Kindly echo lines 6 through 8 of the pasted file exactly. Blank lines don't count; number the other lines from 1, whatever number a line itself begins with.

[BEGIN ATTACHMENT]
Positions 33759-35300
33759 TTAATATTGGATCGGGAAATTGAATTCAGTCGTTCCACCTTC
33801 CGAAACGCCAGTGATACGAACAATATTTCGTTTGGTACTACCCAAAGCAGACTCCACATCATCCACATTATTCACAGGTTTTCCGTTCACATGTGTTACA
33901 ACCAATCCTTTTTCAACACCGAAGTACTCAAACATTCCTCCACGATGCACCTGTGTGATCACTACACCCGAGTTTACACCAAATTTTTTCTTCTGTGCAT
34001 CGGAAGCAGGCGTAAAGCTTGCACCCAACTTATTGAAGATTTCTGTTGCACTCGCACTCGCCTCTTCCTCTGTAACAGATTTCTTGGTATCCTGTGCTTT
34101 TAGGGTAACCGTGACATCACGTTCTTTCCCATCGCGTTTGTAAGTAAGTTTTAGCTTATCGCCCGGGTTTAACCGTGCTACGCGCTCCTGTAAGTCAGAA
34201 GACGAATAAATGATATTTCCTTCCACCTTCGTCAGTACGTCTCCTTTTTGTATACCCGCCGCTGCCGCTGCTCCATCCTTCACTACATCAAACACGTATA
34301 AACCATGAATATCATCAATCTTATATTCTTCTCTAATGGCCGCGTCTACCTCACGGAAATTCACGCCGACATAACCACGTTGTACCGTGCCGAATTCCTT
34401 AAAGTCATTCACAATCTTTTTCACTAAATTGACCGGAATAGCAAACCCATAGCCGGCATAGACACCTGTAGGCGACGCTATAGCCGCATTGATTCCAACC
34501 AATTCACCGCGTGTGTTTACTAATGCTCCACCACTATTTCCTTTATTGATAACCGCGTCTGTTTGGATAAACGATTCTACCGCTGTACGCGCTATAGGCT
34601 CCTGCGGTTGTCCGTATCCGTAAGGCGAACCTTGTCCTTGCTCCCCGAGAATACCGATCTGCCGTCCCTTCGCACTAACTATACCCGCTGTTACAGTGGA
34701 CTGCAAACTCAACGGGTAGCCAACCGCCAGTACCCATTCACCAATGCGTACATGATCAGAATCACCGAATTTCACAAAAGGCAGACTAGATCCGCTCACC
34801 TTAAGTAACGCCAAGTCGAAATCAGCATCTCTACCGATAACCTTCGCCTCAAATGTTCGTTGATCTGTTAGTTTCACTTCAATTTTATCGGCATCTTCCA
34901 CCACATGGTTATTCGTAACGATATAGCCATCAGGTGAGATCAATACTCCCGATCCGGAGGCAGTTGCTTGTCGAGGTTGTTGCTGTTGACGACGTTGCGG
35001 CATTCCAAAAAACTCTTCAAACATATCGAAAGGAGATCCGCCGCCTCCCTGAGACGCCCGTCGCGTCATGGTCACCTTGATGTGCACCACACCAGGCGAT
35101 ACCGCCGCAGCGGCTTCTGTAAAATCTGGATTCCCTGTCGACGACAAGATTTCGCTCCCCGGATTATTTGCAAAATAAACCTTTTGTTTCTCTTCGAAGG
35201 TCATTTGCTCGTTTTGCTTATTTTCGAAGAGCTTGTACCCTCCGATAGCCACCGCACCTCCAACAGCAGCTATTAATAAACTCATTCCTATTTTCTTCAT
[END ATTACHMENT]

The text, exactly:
34101 TAGGGTAACCGTGACATCACGTTCTTTCCCATCGCGTTTGTAAGTAAGTTTTAGCTTATCGCCCGGGTTTAACCGTGCTACGCGCTCCTGTAAGTCAGAA
34201 GACGAATAAATGATATTTCCTTCCACCTTCGTCAGTACGTCTCCTTTTTGTATACCCGCCGCTGCCGCTGCTCCATCCTTCACTACATCAAACACGTATA
34301 AACCATGAATATCATCAATCTTATATTCTTCTCTAATGGCCGCGTCTACCTCACGGAAATTCACGCCGACATAACCACGTTGTACCGTGCCGAATTCCTT